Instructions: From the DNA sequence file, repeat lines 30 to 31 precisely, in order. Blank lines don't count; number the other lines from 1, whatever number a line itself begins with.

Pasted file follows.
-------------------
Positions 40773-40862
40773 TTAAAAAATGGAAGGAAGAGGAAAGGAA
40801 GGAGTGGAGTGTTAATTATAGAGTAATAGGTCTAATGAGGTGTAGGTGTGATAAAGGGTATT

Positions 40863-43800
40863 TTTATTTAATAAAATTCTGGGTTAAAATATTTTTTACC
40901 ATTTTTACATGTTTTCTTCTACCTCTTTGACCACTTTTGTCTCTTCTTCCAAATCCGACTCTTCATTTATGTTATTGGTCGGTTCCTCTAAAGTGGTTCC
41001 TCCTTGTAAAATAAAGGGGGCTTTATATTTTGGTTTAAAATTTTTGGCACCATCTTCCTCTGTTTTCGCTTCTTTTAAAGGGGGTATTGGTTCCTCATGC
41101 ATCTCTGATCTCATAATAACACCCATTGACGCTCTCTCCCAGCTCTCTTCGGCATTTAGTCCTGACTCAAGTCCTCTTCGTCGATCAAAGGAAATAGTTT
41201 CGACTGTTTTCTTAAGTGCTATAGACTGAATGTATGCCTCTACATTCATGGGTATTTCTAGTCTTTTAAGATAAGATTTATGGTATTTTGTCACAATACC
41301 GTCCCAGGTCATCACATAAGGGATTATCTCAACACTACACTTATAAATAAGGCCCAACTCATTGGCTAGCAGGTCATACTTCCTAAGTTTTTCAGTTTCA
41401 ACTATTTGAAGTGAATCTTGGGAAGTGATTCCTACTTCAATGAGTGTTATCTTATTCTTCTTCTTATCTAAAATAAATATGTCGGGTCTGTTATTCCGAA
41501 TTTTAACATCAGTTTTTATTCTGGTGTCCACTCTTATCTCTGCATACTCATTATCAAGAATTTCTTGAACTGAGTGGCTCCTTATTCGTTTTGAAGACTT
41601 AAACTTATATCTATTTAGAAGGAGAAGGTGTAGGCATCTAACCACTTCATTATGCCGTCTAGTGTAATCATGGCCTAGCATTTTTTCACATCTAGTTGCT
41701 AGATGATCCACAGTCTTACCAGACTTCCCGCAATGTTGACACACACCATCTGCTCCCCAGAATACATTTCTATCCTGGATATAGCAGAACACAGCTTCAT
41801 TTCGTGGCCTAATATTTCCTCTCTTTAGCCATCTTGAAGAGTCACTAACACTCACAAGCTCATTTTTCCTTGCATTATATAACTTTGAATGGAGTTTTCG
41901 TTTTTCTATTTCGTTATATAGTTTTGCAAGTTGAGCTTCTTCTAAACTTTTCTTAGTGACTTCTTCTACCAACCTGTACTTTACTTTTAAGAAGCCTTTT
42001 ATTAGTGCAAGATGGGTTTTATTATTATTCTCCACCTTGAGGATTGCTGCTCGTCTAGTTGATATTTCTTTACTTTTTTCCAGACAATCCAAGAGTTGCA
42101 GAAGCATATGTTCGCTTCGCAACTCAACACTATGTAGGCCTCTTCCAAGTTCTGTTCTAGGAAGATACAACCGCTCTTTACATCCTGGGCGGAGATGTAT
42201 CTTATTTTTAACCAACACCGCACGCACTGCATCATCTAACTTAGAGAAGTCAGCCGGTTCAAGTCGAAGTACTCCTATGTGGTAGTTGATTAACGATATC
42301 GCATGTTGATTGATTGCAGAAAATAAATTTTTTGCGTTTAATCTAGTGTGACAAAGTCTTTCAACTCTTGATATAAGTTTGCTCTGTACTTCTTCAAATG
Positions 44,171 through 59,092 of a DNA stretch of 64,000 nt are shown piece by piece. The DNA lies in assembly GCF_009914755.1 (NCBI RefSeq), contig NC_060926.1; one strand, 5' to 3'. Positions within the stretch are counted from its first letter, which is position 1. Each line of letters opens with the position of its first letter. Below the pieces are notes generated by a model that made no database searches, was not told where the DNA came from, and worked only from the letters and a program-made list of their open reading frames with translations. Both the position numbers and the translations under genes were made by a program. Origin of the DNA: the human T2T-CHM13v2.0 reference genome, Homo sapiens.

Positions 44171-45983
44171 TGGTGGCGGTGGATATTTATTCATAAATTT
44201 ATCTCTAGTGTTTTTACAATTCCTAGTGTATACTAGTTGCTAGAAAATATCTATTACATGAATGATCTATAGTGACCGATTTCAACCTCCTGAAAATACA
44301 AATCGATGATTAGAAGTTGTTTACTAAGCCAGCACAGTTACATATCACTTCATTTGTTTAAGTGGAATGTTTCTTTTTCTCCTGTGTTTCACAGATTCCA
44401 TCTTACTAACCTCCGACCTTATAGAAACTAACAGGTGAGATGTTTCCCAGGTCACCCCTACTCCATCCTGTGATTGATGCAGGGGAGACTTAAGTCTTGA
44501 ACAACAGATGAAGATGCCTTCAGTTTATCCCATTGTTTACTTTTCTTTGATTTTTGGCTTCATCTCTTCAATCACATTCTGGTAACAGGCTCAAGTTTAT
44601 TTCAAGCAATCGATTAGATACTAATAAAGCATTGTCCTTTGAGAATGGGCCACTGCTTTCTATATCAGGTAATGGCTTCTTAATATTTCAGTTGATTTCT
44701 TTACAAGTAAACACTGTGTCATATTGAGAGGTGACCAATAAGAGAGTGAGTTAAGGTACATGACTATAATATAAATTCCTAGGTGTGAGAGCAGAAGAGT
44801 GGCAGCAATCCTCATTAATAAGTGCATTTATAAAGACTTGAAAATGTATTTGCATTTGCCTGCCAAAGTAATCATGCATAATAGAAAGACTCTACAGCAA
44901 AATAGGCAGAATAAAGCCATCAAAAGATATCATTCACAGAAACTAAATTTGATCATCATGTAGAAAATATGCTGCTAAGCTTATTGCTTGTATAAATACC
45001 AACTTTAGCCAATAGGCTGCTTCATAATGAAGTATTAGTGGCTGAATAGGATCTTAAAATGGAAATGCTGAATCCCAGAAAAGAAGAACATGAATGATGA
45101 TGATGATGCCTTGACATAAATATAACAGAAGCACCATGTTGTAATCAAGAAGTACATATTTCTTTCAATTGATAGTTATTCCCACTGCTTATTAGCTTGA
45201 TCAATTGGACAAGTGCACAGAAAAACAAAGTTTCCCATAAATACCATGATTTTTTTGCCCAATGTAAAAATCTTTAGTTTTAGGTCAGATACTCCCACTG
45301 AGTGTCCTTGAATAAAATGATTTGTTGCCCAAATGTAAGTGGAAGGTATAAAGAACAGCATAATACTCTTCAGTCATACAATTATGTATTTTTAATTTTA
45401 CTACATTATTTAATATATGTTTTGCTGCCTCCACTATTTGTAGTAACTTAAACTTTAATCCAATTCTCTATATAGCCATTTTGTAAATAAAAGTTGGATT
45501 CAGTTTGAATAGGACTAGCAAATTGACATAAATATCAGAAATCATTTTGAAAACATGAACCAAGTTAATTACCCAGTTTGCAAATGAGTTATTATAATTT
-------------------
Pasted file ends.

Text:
44801 GGCAGCAATCCTCATTAATAAGTGCATTTATAAAGACTTGAAAATGTATTTGCATTTGCCTGCCAAAGTAATCATGCATAATAGAAAGACTCTACAGCAA
44901 AATAGGCAGAATAAAGCCATCAAAAGATATCATTCACAGAAACTAAATTTGATCATCATGTAGAAAATATGCTGCTAAGCTTATTGCTTGTATAAATACC